See full technical specs »
Edit

Did You Know?

Trivia

John Sayles said he felt the film was cursed. In the eleven years it took to get the film made, Orion Pictures turned it down twice, and family members of the players portrayed sued. See more »

Goofs

Cincinnati is the first team shown batting in Game 1, even though they are the home team. In the previous scene, when Rothstein first arrives to listen to the play-by-play, the announcer reads off the results of Chicago's turn at bat in the top of the first inning. See more »

Quotes

Billy Maharg: [while scouting potential players for the fix] Eddie Collins?
Bill Burns: Nah. Collins is the only one on the club getting paid what he's worth. Had it in his contract when he got traded.
Billy Maharg: What about Chick Gandil?
[Gandil fouls a pitch back]
Bill Burns: He might do business. Chickie's a sport.
Billy Maharg: Buck Weaver?
Bill Burns: Bucky's one of the boys, but the thing about Bucky is he don't like to lose.
[Weaver grounds out and kicks the ground in disgust]
Bill Burns: Can't stand to lose. Put him on the "maybe" list.
Billy Maharg: What about Ray Schalk?
[...]
See more »

Crazy Credits

During the opening credits of the movie, they are done against a blue cloudy sky up, then to the right and down to the bottom. Despite the ensemble cast, the most well-known leading and character actors at the time were credited first in alphabetical order, then lesser known actors that had roles that were just as large or larger were credited in pairs of two. Example: John Cusack, Christopher Lloyd, and Charlie Sheen were credited first, due to their successes with The Sure Thing, Back to the Future, and Platoon, respectively, but in pairs, Michael Rooker, Kevin Tighe, and Richard Edson also had pivotal roles, but were lesser known. Charlie Sheen was already well-established, but had no more than a few minutes of screen time the entire movie, Christopher Lloyd and Richard Edson were always together playing gamblers, but Lloyd was a much more well-known actor and credited first. See more »

Alternate Versions

Five seconds were cut from the British theatrical release in order to obtain a "PG" rating. The film was later released uncut on video and the rating was upgraded ("15" for the earlier release and "12" for the DVD). See more »

Connections

Featured in Hollywood's Top Ten: Batter Up! (2011) See more »

Soundtracks

It could happen to you
(uncredited)
Music by Jimmy Van Heusen
Words by Johnny Burke
See more »

Frequently Asked Questions

This FAQ is empty. Add the first question.

User Reviews

When the world was corrupt.
6 July 2004 | by rmax304823See all my reviews

I especially enjoyed Studs Terkel and John Sayles as the two sportswriters, Fullerton and Lardner. They're very droll. They act as a kind of Greek chorus, making cynical wisecracks, keeping the audience clued in on what's supposed to be going on. As the White Sox play out yet another crooked game, Sayles said to Terkel, "Nothing but fast balls." "Nice, sloow ones," adds Terkel. It gets better. Terkel writes a column for the Chicago paper accusing gamblers of corrupting the game of baseball and Sayles is reading it aloud. "Writers are tainting the game," or something, says Sayles. "Keep reading," says Terkel. "The game would be better off without the long-nosed, thick-lipped Eastern element preying on our boys in the field." Terkels smiles around his cigar and says, "Makes you proud to be a sportswriter, doesn't it?"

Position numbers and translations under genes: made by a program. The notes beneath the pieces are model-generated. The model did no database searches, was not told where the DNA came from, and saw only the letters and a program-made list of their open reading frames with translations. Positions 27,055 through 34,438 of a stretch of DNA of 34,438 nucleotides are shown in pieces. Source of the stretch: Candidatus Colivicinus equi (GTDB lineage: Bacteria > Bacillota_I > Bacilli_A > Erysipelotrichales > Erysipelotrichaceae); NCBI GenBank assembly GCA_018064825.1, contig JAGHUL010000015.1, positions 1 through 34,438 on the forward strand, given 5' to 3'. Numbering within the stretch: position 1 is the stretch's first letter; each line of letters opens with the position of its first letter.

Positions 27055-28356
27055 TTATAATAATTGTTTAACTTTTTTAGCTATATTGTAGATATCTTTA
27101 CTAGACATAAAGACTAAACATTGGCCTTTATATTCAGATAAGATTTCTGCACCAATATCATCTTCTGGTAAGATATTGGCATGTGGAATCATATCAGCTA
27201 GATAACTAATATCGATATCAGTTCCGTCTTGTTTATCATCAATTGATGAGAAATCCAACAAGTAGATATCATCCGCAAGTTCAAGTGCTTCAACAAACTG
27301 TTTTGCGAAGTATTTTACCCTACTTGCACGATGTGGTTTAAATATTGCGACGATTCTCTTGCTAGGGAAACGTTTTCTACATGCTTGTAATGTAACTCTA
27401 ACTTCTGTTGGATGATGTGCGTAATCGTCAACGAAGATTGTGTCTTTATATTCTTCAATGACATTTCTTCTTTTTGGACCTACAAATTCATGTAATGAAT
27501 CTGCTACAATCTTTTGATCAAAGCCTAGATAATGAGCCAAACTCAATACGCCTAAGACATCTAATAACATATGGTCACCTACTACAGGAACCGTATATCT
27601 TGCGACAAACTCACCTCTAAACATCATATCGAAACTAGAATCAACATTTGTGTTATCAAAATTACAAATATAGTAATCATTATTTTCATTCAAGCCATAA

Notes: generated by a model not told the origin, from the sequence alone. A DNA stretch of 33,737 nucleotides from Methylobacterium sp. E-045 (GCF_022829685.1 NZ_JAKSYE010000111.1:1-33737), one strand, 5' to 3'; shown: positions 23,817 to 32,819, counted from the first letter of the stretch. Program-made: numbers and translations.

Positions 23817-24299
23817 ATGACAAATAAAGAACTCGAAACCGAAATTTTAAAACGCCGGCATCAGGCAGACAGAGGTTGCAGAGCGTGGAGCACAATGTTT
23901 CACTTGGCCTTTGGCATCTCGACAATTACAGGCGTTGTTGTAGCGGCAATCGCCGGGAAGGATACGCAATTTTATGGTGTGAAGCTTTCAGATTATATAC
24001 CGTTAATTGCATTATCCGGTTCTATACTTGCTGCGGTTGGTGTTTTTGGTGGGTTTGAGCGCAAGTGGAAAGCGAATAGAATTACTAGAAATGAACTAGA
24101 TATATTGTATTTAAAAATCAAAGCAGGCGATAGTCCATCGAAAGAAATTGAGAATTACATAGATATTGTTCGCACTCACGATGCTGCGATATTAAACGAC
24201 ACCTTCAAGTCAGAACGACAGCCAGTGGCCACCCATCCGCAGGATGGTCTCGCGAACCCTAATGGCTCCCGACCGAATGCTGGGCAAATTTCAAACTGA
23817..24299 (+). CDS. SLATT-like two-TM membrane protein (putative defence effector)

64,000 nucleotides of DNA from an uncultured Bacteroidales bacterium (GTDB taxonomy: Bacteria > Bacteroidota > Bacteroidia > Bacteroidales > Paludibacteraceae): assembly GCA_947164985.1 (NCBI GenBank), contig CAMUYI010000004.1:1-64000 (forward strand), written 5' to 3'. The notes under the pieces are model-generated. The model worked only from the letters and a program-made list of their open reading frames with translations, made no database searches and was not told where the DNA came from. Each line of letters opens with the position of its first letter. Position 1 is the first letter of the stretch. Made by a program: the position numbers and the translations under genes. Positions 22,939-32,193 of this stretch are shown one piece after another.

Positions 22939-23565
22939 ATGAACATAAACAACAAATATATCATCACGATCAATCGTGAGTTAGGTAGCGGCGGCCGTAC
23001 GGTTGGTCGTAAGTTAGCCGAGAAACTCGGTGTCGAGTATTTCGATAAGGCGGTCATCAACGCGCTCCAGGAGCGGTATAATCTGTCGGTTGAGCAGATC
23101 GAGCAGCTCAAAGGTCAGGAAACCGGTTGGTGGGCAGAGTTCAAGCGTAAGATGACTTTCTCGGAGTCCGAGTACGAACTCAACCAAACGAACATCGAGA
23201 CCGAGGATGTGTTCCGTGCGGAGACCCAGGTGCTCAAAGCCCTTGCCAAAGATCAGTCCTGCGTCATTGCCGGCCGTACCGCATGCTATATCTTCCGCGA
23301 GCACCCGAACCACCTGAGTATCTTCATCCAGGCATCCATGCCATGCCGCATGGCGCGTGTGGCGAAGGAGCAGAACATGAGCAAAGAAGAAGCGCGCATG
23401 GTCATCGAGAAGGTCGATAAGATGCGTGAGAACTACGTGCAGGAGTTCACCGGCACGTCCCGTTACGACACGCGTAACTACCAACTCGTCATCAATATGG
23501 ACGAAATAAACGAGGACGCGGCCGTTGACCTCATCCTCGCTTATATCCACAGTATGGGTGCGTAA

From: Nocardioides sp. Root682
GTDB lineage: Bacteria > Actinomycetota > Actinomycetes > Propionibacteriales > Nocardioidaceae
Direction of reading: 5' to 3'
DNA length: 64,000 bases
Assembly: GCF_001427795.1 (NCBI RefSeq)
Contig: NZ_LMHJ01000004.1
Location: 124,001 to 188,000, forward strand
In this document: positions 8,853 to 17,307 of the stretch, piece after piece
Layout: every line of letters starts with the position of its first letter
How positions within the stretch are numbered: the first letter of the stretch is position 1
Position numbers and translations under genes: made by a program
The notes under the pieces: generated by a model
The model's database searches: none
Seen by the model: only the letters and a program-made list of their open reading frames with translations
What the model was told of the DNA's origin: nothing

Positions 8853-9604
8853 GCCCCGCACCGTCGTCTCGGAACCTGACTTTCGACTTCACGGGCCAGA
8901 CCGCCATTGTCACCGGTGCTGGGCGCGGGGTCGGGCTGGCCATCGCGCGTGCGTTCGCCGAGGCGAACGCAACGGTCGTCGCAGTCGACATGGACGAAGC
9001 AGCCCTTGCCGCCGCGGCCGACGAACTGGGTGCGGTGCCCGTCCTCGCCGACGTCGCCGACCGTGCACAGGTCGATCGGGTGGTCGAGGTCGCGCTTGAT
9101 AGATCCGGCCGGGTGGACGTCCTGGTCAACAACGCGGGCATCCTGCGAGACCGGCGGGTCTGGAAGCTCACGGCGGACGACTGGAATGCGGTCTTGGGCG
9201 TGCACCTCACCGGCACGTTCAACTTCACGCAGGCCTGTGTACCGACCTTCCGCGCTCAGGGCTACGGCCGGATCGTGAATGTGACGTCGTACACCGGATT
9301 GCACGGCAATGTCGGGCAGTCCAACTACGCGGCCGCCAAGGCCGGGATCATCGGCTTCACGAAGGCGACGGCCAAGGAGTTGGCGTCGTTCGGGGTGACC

The rest of the movie is pretty good too, although I sometimes get the characters and their motives a little mixed up. The baseball scenes are very well done. I say this, being no big fan of the sport myself. Charlie Sheen (a true aficionado) looks like he's heaving a heavy bat as he clunks out a hit, not a rubber prop. I admired too the way the series games swung back and forth as the players on the take tried to figure out if they were playing for the money or for themselves. It's tough to throw a game because part of one's self always wants to do what one does best -- in this case, play baseball well. The German ethologists call it "Funktionslust." In the end, despite some indecision, they do however lose.

The movie isn't kind to the gamblers or to the owners. Comisky was incredibly cheap and greedy. The script gives this as one of the reasons why the players agreed to throw the game. As Strathairn says when someone offers him a part payment, "I don't care about the money." He's throwing the games to foul up Comisky who has just denied him a promised bonus because Strathairn, playing the pitcher Cicotte, has only played 29 games instead of the 30 they'd agreed upon. Comisky has made him sit on the bench for the last few games so he wouldn't cross the bonus threshold. (Question: Given that Comisky cheated Cicotte of the contracted bonus, was Cicotte morally justified in throwing the games?)

The movie isn't nice to the gamblers either. Not only don't they pay off but they treat the players with contempt. Arnold Rothstein ("A.R.") treats EVERYBODY rudely. He never says hello when he enters a room, never says good-bye when leaving, and never smiles.

I kind of liked this. Sayles may not be a master but his films are always highly individualized. I cannot visualize him directing "Die Hard With A Sardonic Grin."


17 of 18 people found this review helpful.  Was this review helpful to you? | Report this
Review this title | See all 93 user reviews »

Contribute to This Page

Free Movies and TV Shows to Watch Now

On IMDb TV, you can catch Hollywood hits and popular TV series at no cost. Select any poster below to play the movie, totally free!

Browse all our free movies and TV series

Stream Popular Action and Adventure Titles With Prime Video

Explore popular action and adventure titles available to stream with Prime Video.

Start your free trial



Recently Viewed